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More on high risk pregnancies

Posted Jul 07 2008 7:17pm
This post is aimed at the mothers, mothers-to-be and dreaming of being a mother-to-be women out there.

I would like to expand my thoughts on high risk pregnancies. Bear with me, as this will be a slightly opinionated piece. I promise, I won't be judgemental! But I will give my opinions, and you may or may not agree with me.

As a labor and delivery nurse for over 7 years, I have seen quite a bit. I won't say that I've seen it all -- because there is a lot to see -- in the OB field. There are definitely things I hope to never see.

Let's start off with some common things in pregnancy that can make you high risk.

#1 - Diabetes --- whether it's an existing diabetes or gestational diabetes, this adds some risk into your pregnancy. It all truly depends on how long you've been diabetic, if you manage it with insulin, how well your blood sugars are under control (or not under control), and if you have any complications related to diabetes (neuropathy, retinopathy, kidney damage, kidney failure, kidney transplant, loss of limbs).

Obviously, if you have diabetes that is well controlled, either on insulin (or other oral meds), or just diet controlled, this is optimal to both your health and your baby's health.

If, on the other end of the spectrum, you've had diabetes for many years, and have complications like having had a kidney transplant, you might want to reconsider the additional stresses of pregnancy will have on both your body, and on your developing baby. I have seen women who have given birth after a kidney transplant, but it is NOT an easy pregnancy. I have also seen women who develop kidney failure during their pregnancy, and the baby/fetus dies before viability.

#2 - High blood pressure --- Once again, this depends on how controlled your blood pressure is with medication(s). You'll need to continue on some type of medication during pregnancy, and it might be something that is considered safer for pregnancy. Some BP meds are not safe for pregnancy. Check with your doctor about your medications and safety with pregnancy.

Existing high blood pressure can worsen during pregnancy, resulting in changes to medication, hospitalization, or even necessitating early delivery. High blood pressure reduces blood flow to the placenta and to the developing baby, and can result in small babies or IUGR (intrauterine growth restriction). The placenta may get calcified, leading to an even decreasing amount of blood flow to the baby. Expect to have extra monitoring and blood work during pregnancy to monitor your health and your baby's health. This may include Non-Stress tests, extended monitoring, and labs for preeclampsia.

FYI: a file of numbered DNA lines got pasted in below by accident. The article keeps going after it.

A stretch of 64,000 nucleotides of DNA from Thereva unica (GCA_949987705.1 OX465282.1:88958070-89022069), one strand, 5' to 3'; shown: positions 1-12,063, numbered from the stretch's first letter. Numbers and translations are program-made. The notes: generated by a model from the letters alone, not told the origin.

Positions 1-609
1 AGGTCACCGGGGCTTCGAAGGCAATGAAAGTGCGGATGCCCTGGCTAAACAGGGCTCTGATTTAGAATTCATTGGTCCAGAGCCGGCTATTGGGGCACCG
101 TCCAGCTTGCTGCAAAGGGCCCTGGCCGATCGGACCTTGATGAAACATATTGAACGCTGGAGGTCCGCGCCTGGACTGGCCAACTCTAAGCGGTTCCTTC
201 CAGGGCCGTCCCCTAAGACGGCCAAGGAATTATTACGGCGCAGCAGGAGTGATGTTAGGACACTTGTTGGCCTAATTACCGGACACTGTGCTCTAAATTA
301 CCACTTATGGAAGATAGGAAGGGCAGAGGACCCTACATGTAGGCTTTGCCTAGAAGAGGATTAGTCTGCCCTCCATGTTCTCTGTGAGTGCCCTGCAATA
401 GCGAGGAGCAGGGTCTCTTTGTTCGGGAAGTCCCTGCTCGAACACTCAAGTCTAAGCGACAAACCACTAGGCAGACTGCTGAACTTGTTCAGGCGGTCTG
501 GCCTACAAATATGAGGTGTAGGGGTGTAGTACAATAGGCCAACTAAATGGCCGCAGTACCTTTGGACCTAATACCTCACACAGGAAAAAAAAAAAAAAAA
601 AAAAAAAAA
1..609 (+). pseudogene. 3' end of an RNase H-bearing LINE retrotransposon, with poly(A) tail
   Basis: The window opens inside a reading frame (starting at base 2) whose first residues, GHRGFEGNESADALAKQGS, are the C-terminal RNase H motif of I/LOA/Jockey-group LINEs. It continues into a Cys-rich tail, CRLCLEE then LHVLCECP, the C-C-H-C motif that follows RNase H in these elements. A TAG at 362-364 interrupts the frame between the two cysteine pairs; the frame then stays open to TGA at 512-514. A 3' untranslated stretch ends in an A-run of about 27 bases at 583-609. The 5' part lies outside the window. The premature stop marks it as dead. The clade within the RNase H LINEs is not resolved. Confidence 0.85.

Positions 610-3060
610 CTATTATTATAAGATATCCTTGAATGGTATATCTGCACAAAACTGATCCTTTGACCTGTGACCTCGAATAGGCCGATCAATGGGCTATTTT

#3 - Existing heart conditions --- all depends on what the heart condition is. Mitral valve prolapse usually will just mean antibiotics in labor, to prevent infection to the heart. Heart defects or prior heart surgeries could mean that you will need closer monitoring of your heart, and the resulting need for monitoring of the baby's growth and development. You might be told to not experience labor, or to get an epidural to reduce the stress on your heart. You might be advised to not push actively at the birth, to reduce stress on your heart. It all depends on WHAT exactly your heart condition is. See your doctor for more information on pregnancy, as it pertains to your condition.

#4 - High cholesterol --- most, if not all, cholesterol meds are contraindicated in pregnancy. See your doctor for more info on what to do if you become pregnant while on cholesterol meds.

#5 - Migraines -- you won't be able to take many migraine medications during pregnancy, but your doctor can prescribe some narcotic pain medications to help with your migraines. Once again, see your doctor for specific information on your medications and your headaches.

I'm sure there are other medical conditions that are a concern when it comes to deciding whether or not to get pregnant. The above conditions are usually manageable during pregnancy, depending on the severity of the condition.

My personal thoughts..........if you have kidney disease, or have had a transplant - truly consider what your body will go through to carry a pregnancy to term. You do want to be around for many years after you give birth, correct? That reminds me -- women with active cancer -- work on healing yourself, before you conceive. I have also cared for a woman with active breast cancer, and another with ovarian cancer. It was incredibly sad to have to see those women give birth, then have to move on to surgeries/chemo/radiation to try to cure their cancers, shortly after giving birth. How can a mother adequately care for her newborn when she is having to focus so much on her health too?? I understand if the pregnancy was unintentional. Then you have SO many choices to make. I don't advocate one way or another in those situations - it is the woman's choice - but consider ALL of the options.

Well controlled diabetics....not a problem. Well controlled hypertensives....not a problem. We (the docs and nurses) can usually keep things under good control with your continued good self-care. Yes, you are high risk, and yes, things can go sour, but if you work hard to maintain good health, you can have a successful pregnancy!

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